Lord Stern was on the Today programme this morning, for a chat about his views on saving the planet. The rottweiler John Humphrys suddenly came over all lapdog.

Strictly for the dedicated.


Stern Today prog


Off the agenda

Channel Four's Jon Snow wonders why climate change is off the political agenda.

Having seen his video, I think I know why.


Creating distance

On the previous thread, Richard Betts argued that nobody was arguing for shifting resources from dealing with the problems of the present and towards the (hypothetical) problems of the distant future.

As evidence to the contrary, I give you firstly the reaction to Bjorn Lomborg's arguments - namely that we should focus on problems like clean water, malaria and access to energy in the developing world today. For this he has been subject to what can reasonably be characterised as a hate campaign by environmentalists.

Secondly I give you Bob Ward, who described a Matt Ridley article calling for a focus on energy access for Africa as "extreme nonsense":

Click to read more ...


Tamsin on climate sensitivity, lukewarmers and what we risk

As a pearl in the dunghill of the Guardian's climate change coverage, Tamsin Edward's wise article today is going to take quite a lot of beating. It attempts to sideline the namecallers, pointing to the areas of agreement and sensible disagreement in the climate debate, particularly over climate sensitivity, and ends on these very pertinent questions.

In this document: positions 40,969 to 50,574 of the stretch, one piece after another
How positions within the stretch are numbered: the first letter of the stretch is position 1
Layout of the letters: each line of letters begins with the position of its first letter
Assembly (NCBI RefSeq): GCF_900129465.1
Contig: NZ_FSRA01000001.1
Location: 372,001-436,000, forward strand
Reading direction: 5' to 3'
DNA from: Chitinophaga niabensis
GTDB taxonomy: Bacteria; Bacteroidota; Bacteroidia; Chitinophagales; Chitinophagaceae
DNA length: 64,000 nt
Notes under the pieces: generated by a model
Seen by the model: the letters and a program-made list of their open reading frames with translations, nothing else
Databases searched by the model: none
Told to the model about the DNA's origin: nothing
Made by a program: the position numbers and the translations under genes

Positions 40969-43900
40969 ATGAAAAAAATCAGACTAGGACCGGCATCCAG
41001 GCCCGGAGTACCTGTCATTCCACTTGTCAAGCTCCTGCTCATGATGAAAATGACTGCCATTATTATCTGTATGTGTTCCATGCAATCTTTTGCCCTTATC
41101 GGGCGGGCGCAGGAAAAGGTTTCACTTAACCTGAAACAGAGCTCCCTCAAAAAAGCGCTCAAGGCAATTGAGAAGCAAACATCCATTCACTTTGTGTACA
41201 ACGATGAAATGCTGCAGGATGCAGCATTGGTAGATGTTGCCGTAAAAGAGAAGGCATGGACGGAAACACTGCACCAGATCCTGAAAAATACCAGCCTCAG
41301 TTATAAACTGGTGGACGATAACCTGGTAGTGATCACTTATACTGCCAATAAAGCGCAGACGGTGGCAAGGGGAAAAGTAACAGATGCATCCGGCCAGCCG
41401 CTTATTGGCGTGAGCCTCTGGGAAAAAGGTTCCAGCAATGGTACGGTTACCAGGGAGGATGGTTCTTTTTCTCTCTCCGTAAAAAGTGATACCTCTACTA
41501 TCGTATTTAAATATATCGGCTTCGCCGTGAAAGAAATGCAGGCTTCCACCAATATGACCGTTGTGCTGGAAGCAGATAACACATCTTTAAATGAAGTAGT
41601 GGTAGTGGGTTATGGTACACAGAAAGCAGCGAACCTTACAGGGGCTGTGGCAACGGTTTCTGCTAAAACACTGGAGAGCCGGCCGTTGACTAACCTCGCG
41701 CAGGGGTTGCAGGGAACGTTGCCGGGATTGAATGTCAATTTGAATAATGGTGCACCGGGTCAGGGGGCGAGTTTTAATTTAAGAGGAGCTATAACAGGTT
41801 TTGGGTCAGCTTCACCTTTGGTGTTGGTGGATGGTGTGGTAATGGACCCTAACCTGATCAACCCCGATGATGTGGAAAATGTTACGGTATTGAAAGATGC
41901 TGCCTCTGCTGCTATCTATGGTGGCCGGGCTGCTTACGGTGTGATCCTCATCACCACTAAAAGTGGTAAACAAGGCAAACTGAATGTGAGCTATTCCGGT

But whether we are in denial, lukewarm or concerned about global warming, the question really boils down to how we view uncertainty. If you agree with mainstream scientists, what would you be willing to do to reduce the predicted risks of substantial warming? And if you’re a lukewarmer, confident the Earth is not very sensitive, what would be at risk if you were wrong?

For a mainstream scientist, are you confident enough in your computer simulations to argue that they support the need for the shifting of resources away from dealing with the problems of today - clean water and energy for developing countries are obvious candidates - and towards the problems of the next century?


The sci-journalist as naif

A conference at the University of the West of England in July is going to hear from Felicity Mellor - a frequent subject of BH posts - about science journalism. Here's her abstract:

Conventionally, academics studying science journalism, as well as practising science journalists, claim that science reporting follows the same news values as other forms of news. Whilst this is true in many respects, it fails to account for how science journalism differs from many other beats in its failure to adopt a critical stance. This paper explores the extent to which an additional set of 'non-news values' also operates, and suggests that it is here that the science beat differs from other beats. Taking the news coverage of invisibility research in the field of transformative optics as an example, I show that sources of funding, uncertainties, and limitations are routinely excluded from science news, suggesting that an implicit set of normative values structures what is omitted from news reports. These non-news values draw on a naïve, idealist philosophy of science which construes questions of interests and fallibility as a non-concern for news discourse about science.

It looks as if one person has worked it out, at least.


Academic demands totalitarian response to AGW

Tony Thomas points me to this remarkable video of University of Melbourne professor Peter Christoff talking at a conference on "Law and Desire". Professor Christoff is